What we can learn about the Hummingbird's gear shifting skills

Hummingbirds showed zoologists their aerial secrets in a four-meter tunnel. A study reveals the birds' two flight control techniques.

Dr. Vikram B. Baliga, the study's lead author, says hummingbirds use a 'internal forward model,' like an autopilot, when cruising ahead. It's their go-to fast judgment strategy in a visual clutter.

They use real-time, direct visual data from their surroundings during sensitive hovering or height adjustments.

The discovery provides a fascinating look at the hummingbird's world and has implications for autonomous flying and hovering vehicles. "Understanding these distinct flight control strategies could shape the programming of next-gen navigation systems," says Baliga.

Flight monitoring experiment details The experiment involves hummingbirds flying from perch to feeder in the tunnel beneath video cameras. Researchers used chamber wall patterns to test birds' visual responses.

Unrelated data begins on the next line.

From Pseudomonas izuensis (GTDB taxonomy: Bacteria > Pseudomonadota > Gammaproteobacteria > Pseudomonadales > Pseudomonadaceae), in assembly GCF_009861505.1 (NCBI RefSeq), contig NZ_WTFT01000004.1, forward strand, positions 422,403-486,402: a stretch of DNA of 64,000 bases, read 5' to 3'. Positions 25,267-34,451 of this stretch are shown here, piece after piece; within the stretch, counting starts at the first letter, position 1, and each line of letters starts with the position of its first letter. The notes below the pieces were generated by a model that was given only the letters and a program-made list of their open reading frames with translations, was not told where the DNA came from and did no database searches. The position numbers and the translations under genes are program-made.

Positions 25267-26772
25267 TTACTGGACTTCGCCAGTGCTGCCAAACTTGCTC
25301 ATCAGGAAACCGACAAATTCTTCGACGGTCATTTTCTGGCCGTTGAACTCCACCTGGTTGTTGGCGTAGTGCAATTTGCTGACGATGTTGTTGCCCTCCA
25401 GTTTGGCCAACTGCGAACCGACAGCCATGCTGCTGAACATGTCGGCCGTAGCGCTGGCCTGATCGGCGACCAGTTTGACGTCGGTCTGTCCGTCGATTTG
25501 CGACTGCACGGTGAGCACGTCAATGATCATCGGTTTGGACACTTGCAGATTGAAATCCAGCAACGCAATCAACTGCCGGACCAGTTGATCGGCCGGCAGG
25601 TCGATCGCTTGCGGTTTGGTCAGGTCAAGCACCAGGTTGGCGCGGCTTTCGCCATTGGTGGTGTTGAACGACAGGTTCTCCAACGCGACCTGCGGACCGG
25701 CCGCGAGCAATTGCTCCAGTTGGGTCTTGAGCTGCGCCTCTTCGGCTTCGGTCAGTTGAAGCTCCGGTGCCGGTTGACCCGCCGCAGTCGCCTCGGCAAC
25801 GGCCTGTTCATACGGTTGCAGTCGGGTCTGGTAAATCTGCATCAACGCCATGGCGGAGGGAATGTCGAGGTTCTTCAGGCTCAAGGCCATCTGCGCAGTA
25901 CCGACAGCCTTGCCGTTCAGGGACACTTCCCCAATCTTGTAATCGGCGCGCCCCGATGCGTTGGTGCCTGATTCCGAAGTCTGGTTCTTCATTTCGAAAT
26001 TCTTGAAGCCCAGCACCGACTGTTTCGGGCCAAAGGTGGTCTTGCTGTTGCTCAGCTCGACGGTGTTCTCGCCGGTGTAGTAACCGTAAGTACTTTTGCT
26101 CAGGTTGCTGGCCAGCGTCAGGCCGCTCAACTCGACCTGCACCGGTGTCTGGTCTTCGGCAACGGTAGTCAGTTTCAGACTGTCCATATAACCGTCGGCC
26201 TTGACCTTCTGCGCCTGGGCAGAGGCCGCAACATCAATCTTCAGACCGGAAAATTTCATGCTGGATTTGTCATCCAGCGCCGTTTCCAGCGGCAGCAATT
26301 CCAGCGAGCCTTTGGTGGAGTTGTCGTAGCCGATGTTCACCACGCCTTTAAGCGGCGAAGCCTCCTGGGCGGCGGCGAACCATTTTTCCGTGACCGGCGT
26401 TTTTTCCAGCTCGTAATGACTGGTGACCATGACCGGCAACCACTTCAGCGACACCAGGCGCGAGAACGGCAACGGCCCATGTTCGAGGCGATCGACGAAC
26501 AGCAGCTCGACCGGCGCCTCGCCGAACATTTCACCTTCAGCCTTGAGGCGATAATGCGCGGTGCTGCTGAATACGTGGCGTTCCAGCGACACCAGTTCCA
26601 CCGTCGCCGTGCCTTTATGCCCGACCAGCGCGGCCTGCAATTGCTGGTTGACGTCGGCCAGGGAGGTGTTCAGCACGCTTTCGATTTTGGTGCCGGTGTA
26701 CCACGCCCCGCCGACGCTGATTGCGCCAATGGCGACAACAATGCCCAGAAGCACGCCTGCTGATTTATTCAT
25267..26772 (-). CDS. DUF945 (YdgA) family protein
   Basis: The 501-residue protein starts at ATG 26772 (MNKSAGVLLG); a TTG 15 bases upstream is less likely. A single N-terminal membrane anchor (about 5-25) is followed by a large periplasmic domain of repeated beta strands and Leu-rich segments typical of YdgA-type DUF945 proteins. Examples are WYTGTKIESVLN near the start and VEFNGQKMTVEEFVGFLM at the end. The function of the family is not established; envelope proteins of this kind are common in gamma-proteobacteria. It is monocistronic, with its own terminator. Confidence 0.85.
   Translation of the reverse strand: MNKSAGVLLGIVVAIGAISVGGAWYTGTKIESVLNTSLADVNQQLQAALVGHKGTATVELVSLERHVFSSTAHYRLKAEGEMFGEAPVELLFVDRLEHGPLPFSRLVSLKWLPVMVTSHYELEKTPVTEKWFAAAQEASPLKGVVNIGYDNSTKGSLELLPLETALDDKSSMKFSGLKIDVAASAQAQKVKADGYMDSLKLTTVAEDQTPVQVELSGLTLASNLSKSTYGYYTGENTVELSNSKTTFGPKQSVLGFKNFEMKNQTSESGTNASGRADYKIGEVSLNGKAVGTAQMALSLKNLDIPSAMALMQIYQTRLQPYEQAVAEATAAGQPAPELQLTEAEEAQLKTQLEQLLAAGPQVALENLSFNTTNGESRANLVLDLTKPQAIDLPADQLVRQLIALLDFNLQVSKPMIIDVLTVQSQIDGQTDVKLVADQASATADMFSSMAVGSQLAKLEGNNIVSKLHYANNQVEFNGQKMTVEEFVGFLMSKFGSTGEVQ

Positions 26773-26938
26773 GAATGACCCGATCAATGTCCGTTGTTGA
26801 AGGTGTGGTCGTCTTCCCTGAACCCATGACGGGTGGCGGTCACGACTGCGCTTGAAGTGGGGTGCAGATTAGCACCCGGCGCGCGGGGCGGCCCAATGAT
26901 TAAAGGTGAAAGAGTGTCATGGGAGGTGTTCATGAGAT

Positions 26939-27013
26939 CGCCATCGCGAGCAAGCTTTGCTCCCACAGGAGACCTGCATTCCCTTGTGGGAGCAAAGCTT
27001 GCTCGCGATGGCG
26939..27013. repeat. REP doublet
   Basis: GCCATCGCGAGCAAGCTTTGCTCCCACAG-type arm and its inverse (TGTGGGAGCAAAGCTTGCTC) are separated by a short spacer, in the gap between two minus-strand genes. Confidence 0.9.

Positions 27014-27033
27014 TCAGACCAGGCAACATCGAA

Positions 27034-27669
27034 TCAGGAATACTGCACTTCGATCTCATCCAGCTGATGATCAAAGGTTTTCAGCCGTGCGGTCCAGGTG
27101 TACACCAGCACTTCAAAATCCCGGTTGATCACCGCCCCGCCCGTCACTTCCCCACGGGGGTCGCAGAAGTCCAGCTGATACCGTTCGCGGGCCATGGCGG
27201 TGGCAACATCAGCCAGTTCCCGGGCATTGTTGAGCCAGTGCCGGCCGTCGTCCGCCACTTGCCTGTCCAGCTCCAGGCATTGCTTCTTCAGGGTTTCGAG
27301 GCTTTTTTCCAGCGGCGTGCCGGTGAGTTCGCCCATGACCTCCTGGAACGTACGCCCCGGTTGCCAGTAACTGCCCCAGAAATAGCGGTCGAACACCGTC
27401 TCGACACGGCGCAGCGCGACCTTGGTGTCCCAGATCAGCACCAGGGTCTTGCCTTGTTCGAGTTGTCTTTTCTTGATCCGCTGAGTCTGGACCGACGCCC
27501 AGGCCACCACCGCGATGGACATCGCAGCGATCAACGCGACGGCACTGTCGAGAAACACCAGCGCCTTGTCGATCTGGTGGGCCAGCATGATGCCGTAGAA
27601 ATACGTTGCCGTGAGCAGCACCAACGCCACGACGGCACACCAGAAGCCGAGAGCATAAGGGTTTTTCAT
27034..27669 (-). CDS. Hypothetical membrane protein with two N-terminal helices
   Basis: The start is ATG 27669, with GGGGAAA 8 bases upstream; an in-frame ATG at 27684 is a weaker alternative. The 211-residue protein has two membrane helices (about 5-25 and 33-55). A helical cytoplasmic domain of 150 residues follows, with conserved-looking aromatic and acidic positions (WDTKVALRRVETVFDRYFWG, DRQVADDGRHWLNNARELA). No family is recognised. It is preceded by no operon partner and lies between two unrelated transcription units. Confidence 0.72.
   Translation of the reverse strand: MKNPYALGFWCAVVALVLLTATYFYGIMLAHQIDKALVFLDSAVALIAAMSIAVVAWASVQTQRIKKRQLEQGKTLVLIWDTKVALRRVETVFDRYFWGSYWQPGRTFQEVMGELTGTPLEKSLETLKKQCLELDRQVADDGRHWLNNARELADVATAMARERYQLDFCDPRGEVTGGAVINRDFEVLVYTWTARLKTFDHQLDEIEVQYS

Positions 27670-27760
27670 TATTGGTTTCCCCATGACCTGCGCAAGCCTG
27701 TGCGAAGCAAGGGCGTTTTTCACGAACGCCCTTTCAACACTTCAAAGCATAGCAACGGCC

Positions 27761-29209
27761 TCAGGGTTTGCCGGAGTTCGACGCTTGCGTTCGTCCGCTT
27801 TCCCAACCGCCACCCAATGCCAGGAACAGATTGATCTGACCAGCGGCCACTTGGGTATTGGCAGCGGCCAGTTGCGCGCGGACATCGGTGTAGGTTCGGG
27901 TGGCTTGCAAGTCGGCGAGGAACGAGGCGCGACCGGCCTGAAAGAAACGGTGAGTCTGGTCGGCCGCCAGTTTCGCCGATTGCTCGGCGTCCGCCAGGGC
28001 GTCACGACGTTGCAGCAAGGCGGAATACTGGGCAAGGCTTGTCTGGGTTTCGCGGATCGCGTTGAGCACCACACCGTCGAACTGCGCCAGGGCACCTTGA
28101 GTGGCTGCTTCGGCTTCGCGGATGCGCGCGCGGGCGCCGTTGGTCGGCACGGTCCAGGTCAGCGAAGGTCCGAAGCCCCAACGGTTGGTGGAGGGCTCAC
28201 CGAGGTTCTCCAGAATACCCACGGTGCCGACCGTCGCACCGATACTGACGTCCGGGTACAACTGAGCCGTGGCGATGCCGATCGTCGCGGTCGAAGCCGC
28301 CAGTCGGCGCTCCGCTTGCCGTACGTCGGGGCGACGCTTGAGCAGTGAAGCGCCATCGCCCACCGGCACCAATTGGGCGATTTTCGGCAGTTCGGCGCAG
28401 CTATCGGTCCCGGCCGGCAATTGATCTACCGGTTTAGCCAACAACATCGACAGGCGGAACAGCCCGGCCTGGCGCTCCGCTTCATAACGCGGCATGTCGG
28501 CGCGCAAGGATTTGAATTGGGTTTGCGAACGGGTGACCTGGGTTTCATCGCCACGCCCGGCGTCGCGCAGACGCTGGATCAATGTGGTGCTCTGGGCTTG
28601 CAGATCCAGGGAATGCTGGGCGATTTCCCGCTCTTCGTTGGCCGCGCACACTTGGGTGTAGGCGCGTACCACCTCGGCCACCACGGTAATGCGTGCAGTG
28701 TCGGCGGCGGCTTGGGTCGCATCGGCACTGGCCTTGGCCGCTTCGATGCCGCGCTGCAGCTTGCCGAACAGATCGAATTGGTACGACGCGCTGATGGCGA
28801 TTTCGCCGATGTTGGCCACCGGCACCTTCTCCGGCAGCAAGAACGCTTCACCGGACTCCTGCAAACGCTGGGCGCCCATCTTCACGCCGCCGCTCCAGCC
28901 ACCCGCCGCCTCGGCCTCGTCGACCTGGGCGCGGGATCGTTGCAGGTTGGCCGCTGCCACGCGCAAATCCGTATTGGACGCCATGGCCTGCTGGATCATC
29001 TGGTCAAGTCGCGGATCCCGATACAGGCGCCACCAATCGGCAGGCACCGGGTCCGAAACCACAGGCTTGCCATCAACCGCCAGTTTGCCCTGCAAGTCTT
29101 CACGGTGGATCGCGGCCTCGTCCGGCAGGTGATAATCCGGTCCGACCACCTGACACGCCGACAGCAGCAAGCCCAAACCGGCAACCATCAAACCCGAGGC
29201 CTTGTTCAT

Horizontal stripes indicated altitude changes, vertical stripes indicated forward velocity, while whirling swirls on the front wall simulated positional alterations. Dr. Baliga reports:  

"If the birds were only responding to visual inputs, their forward velocity would match the vertical stripes. Interestingly, the association wasn't obvious. The birds fine-tuned their motions depending on our visual cues for height adjustments and hovering."

According to senior author Dr. Doug Altshuler, “While our primary focus was on unraveling how hummingbirds manage flight speed, their spontaneous breaks to hover uncovered these dual strategies for controlling different aspects of their trajectories.”

These findings have technological implications beyond avian study. The hummingbird's playbook could inspire future autonomous flying and hovering vehicles' agility and response.

Hummingbirds teach navigation and adaptation with each flap of their wings. Their flight may reveal nature's beauties and the future of flying technology, where accuracy and adaptability rule.

UBC zoologists published this work in. Royal Society Proceedings B. EurekAlert reported the press release.